construction is serious business. hey, who knows you might be a saboteur in disguise.

OT a bit .. assisted on an architectural interior shoot for a private housing development a couple months ago. sounds routine..but catch was...the showroom was on the 4th floor. and.. no lifts. as the construction site was totally fenced up, no driving into the site either.

so u guessed it..the poor assistant(me) and the photographer had to lug our bags of lighting equipment, camera, stands etc all the way from outside the perimeter of the site, tru the rubble and narrow sheltered walkways...up the flight of stairs all the way to the 4th floor .. and repeat until all our equipment was loaded. and the shoot hasn't begun yet! really dreaded the journey back. :sweat:

ooo ... which developer? so horrible
 

Stereobox

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Dec 21, 2003
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#14
eikin said:
ooo ... which developer? so horrible
ironically..the development's name has something to do with the word 'light'.. :bsmilie:

no lah, it wasn't as if they were out to tekan us on purpose. it's just the way things are.

that's life for an assistant!
 

eikin

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#15
Stereobox said:
ironically..the development's name has something to do with the word 'light'.. :bsmilie:

no lah, it wasn't as if they were out to tekan us on purpose. it's just the way things are.

that's life for an assistant!
not that, i sense the developer/contractor quite unpro in the construction field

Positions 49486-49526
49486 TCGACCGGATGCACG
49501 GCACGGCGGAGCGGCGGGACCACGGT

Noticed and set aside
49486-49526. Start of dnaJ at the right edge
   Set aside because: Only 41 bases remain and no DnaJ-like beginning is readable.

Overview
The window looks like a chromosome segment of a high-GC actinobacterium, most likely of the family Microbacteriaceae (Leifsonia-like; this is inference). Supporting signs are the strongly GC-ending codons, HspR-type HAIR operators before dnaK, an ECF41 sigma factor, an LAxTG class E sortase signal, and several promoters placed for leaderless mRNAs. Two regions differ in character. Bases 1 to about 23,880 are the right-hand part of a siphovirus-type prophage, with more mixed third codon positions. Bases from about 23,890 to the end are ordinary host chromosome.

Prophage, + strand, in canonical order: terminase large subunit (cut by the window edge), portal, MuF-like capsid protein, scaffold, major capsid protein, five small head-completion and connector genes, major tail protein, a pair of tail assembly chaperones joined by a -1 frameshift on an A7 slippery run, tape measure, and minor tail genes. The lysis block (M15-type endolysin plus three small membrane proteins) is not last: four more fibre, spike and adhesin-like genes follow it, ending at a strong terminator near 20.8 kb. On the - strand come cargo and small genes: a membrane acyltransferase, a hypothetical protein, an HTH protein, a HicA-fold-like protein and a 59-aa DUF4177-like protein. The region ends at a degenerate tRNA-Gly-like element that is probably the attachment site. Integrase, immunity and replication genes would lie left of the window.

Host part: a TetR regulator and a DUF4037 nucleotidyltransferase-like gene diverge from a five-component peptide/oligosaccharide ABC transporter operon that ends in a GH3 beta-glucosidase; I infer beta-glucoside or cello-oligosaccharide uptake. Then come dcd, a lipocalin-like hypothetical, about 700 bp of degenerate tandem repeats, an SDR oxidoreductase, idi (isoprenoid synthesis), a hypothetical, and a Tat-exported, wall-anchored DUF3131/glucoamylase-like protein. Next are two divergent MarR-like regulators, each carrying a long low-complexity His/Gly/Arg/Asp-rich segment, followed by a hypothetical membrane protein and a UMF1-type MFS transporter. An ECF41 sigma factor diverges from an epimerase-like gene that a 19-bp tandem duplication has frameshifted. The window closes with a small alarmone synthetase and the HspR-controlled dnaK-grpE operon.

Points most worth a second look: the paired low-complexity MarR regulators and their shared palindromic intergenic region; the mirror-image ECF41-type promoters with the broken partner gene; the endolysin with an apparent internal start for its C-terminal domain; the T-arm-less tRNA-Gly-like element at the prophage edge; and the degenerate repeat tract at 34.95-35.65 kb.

LucidaM

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Apr 30, 2005
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#16
mohgui said:
Has anyone tried shooting construction site? Must we obtain permit before shooting? I find that objects found in construction site are very interesting for photography.
I'm very sure you are not allowed because the main-cons are responsible for whatever going to happen to you and more over its private property. Even when I was doing a project with a sub-con months ago at a site, we had a hard time getting approval. ;(
 

dominator

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Mar 7, 2005
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#17
why can't we get creative shot in construction site?
I got one for example which i think is good...

"early morning the sun is up..at the dirty look construction canteen with wooden bench, the uncle is making coffee using traditional style(the cloth type of filter where you put coffee powder inside)...as he makes up coffee the sunlight ray shines in and the...." Well all imo only, becuse i just seen one last week but no camera with me. :mad2:
 

mohgui

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Jan 31, 2005
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#18
why i like to shoot at construction sites is because objects in these sites provide great opportunity for abstract shots. also, there are the people factor... it's nice to capture the workers at work.
 

Stereobox

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Dec 21, 2003
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#20
some sites would offer a good photojournalistic opportunity though, show some of the living conditions foreign workers have to put up with. and everyone has their own story to tell about life back home, pretty interesting.